In order to minimize the main reflector obscurations, it has been proposed in U.S. Pat. No. 2,825,063 to Spencer to provide a pair of confocal parabolic cylinders positioned with their focal axes orthogonally to function as a main reflector and a sub-reflector. A point source radiant energy feed placed on the sub-reflector focal axis adjacent the main reflector transduces a spherical wave that is converted into a virtual cylindrical wave sector at the sub-reflector and emanates as a plane wave from the main reflector. While the Spencer antenna performs generally satisfactorily as a pencil beam antenna, I know of no practical means for controlling the beamwidth in azimuth and elevation in antennae of the type disclosed by Spencer. Prior attempts to incorporate a multibeam feed in place of the point source in the Spencer system have produced badly distorted radiation patterns. For example, the multibeam feed was first positioned parallel to the aperture plane of the subreflector and then generally in the focal region of the antenna. The radiated pattern in both cases was found to be severely distorted rendering the double parabolic cylinder antenna unusable as a multibeam antenna.
In accordance with one aspect of the present invention, an antenna system capable of effecting a continuously variable beamwidth control of a pencil beam selectively in azimuth and elevation is provided in a double parabolic cylinder antenna by incorporating telescoping sections on the main reflector and sub-reflector to control the size of the surface area of each reflector, thereby controlling the aperture size of the antenna. In accordance with another aspect, a multibeam feed, e.g., a monopulse feed is positioned in the Airy disc. The multibeam feed is rotated to remain within the Airy disc during zooming, thereby providing a highly efficient multibeam system having continuously variable bidirectional zooming of the squinted beams.
In the present invention, in order to control the elevation and azimuth beamwidths in the double parabolic cylinder antenna, the sub-reflector and main reflector areas are respectively varied, thereby changing the aperture size in elevation and azimuth. To these ends, a telescoping section is provided on the sub-reflector to slide parallel to the sub-reflector focal axis to control the axial length of the sub-reflector and similar telescoping sections are provided at each end of the main reflector. By selectively adjusting the telescoping sections, continuous bidirectional zooming is provided.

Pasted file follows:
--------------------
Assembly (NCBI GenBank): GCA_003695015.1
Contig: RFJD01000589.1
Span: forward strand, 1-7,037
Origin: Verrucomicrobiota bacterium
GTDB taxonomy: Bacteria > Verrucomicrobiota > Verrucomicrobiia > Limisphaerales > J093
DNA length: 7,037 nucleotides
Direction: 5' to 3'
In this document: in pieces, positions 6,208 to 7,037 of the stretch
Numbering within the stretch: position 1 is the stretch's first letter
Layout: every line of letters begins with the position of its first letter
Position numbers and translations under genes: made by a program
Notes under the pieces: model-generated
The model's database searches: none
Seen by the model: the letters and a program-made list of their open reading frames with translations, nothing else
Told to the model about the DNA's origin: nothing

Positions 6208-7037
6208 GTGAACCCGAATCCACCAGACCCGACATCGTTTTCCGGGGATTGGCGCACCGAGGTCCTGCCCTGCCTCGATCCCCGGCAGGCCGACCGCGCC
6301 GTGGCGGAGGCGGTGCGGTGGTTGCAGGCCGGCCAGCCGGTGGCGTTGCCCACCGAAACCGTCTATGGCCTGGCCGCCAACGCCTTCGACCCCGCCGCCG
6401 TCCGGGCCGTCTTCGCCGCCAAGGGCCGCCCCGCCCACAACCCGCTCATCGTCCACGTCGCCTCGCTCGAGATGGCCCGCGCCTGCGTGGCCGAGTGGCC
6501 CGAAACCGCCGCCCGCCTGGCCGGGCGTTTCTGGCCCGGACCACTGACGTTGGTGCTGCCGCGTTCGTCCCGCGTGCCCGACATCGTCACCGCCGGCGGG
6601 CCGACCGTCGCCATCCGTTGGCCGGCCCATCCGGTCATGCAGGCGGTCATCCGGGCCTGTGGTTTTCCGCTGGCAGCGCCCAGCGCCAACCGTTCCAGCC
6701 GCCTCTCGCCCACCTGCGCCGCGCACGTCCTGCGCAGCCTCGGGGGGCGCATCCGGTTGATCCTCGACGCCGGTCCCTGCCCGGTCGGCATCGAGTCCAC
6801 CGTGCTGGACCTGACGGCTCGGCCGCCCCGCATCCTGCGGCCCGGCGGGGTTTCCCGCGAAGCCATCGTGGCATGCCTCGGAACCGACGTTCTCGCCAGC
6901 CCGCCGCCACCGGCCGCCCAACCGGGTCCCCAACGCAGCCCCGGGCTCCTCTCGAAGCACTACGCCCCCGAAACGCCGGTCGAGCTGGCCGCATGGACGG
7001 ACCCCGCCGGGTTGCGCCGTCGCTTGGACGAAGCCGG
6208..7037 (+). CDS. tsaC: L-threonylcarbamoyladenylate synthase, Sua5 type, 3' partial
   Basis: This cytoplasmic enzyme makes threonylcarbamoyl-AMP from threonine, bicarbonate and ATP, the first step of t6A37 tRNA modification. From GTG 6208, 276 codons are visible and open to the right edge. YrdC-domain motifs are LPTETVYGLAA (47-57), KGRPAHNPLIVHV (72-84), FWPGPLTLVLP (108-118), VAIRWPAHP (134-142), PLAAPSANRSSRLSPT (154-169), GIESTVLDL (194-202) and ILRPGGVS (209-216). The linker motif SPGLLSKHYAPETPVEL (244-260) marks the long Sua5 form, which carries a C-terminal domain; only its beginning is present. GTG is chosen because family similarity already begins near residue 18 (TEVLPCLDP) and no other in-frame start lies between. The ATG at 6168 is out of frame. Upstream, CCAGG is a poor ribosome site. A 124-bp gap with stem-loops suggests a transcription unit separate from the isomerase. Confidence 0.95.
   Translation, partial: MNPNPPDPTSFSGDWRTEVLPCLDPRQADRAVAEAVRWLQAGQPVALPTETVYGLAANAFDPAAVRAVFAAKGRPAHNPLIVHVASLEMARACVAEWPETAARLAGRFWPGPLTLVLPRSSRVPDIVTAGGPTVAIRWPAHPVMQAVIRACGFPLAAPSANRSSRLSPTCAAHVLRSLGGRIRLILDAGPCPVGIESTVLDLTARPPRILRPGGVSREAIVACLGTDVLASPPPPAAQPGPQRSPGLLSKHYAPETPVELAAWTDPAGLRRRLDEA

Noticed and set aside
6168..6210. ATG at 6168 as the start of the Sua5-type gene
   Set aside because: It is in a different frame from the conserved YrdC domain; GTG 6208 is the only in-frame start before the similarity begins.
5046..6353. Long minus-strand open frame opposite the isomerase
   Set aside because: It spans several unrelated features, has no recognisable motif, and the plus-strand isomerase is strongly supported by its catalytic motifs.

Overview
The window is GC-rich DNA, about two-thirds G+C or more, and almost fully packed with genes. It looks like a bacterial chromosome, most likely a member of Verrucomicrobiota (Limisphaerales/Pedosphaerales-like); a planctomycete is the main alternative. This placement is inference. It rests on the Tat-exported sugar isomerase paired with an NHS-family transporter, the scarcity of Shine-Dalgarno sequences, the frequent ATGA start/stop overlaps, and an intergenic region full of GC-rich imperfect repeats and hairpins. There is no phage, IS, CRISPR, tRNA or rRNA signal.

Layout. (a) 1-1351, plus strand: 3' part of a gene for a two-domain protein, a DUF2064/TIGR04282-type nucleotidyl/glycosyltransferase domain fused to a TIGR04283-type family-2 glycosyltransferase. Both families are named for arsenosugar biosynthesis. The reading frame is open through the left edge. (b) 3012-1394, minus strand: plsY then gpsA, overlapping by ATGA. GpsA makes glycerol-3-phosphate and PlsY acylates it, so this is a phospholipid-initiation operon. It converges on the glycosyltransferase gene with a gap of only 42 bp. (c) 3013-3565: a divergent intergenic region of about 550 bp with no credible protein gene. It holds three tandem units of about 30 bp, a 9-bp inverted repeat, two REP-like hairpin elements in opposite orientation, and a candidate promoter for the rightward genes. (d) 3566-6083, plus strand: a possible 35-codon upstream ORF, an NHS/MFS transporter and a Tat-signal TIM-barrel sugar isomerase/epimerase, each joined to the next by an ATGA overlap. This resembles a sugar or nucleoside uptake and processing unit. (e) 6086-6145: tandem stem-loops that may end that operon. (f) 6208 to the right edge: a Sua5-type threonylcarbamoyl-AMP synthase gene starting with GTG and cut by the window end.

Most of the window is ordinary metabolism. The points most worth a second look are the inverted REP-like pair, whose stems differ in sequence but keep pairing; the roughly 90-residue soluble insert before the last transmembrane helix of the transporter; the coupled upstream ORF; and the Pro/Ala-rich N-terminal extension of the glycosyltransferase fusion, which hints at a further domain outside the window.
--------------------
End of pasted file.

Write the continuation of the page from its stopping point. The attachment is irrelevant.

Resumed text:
In multibeam operation, as the telescoping section of the sub-reflector area is changed, the position of the Airy disc rotates due to non-symmetrical changes in geometry of the antenna. To avoid severe distortion of the multibeam pattern, the multibeam feed is rotated so it is maintained within the Airy disc.
In one modification, the sub-reflector and feed are rotated about the focal axis of the main reflector to the extent that the feed be positioned behind the main reflector to view the sub-reflector through an opening in the main reflector. Although main aperture obscuration is decreased, bidirectional zooming is provided with telescoping sections on both the main reflector and sub-reflector.
Although the main reflector and sub-reflector intersect at a parametric curve, in practice, the main reflector is truncated at a plane tangent to the sub-reflector and parallel to the focal axis of the main reflector to provide a rectilinear boundary.
Accordingly, one object of the present invention is to provide a new and improved antenna.
Another object of the present invention is to provide a new and improved antenna using a point source.
Still another object of the present invention is to provide a new and improved antenna whose zooming function is independent of frequency and beam polarization.
Yet another object of the present invention is to provide a new and improved multibeam antenna wherein blockage of the aperture by the feed and sub-reflector is eliminated.
One other object of the present invention is to provide a new and improved antenna capable of bidirectional beam zooming.
Still another object of the present invention is to provide a new and improved directional antenna capable of both bidirectional and symmetrical beam zooming.